Keeping the community together and the community voice loud and clear is what The Echo is about. More than ever we need your help to keep this voice alive and thriving in the community.

Like all businesses we are struggling to keep food on the table of all our local and hard working journalists, artists, sales, delivery and drudges who keep the news coming out to you both in the newspaper and online. If you can spare a few dollars a week – or maybe more – we would appreciate all the support you are able to give to keep the voice of independent, local journalism alive.


  1. Reset The Net and The Guardian Project are two projects designed to provide people with free tools to secure their privacy AND anonymity (don’t mix these up) from blanket passive surveillance. Easy to install, free applications for laypeople, for devices and PC’s. that will make all of those arguments irrelevant to you – because you”ll simply not leave a footprint anymore. And by the way, the argument “if you’re not doing anything wrong you have nothing to hide” is taken STRAIGHT out of Orwells 1984 and is a false claim – because Privacy is a RIGHT It is not to be justified or explained away. Check out those quick easy resources and protect your inalienable rights.

  2. One thing not mentioned in this article is that most of this bill can be changed through regulation.
    Who it applies to (187A)(3)(iii).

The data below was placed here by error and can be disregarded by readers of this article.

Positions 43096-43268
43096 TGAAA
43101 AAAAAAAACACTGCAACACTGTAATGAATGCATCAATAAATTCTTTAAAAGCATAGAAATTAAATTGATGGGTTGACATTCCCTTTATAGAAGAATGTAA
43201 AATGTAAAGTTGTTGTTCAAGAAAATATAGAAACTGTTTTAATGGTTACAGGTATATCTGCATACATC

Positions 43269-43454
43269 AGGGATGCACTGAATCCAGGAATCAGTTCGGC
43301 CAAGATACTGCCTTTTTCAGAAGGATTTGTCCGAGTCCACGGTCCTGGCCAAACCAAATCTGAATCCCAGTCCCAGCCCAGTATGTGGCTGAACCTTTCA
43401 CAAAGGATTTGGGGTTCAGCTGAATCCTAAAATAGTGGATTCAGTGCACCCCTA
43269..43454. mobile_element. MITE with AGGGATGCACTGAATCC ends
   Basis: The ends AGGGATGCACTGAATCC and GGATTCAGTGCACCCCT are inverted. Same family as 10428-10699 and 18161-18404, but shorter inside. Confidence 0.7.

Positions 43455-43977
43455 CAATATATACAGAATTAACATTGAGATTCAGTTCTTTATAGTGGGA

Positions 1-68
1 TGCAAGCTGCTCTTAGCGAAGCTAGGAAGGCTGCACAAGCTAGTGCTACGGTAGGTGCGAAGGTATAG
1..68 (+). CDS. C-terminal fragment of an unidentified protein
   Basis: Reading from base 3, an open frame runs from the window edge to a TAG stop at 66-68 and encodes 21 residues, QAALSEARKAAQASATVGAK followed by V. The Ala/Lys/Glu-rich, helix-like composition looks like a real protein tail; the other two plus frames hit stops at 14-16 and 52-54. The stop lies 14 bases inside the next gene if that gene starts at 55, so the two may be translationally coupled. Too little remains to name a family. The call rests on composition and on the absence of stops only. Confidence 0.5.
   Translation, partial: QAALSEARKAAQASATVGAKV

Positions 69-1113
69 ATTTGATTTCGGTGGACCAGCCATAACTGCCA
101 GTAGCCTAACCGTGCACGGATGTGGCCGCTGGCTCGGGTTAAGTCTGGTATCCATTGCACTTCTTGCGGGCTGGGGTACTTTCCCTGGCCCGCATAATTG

What is to be collected – Done through a “data retention implementation plan” (essentially a regulatory agreement with the department of communications and the ISP) (187D) which explicitly excludes all protections about not collecting content or web history
    Who can access the data (the provisions that do this really are gold):
    (3) The Minister may, by legislative instrument [regulation], declare:
    (a) the authority or body to be a criminal law-enforcement agency; and
    (b) persons specified, or of a kind specified, in the declaration to be officers of the criminal law-enforcement agency for the purposes of this Act.


Please enter your comment!
Please enter your name here

Political Cosplay for Fun and Profit

Costume play is not just for Trekkies and Disney fans. If you want to get anywhere in Australian politics, cosplay needs to become a vital part of your skillset.

Nationals and Labor didn’t sign Clarence anti-mining pledge

The Clarence Catchment Alliance (CCA) have been seeking the support of all candidates running for the seat of Clarence to physically or digitally sign...

Not a ‘bonanza for developers and land bankers’ as local councils lose planning controls?

The NSW Department of Planning and Environment were quick to respond to the article ‘A bonanza for developers and land bankers?’ published on 21 March 2023 on The Echo online ‘to correct the inaccuracies contained in your article’.

Appeal to locate woman missing from Tweed Heads

Police are appealing for public assistance to locate a woman, Kara Symington, missing from Tweed Heads since Tuesday.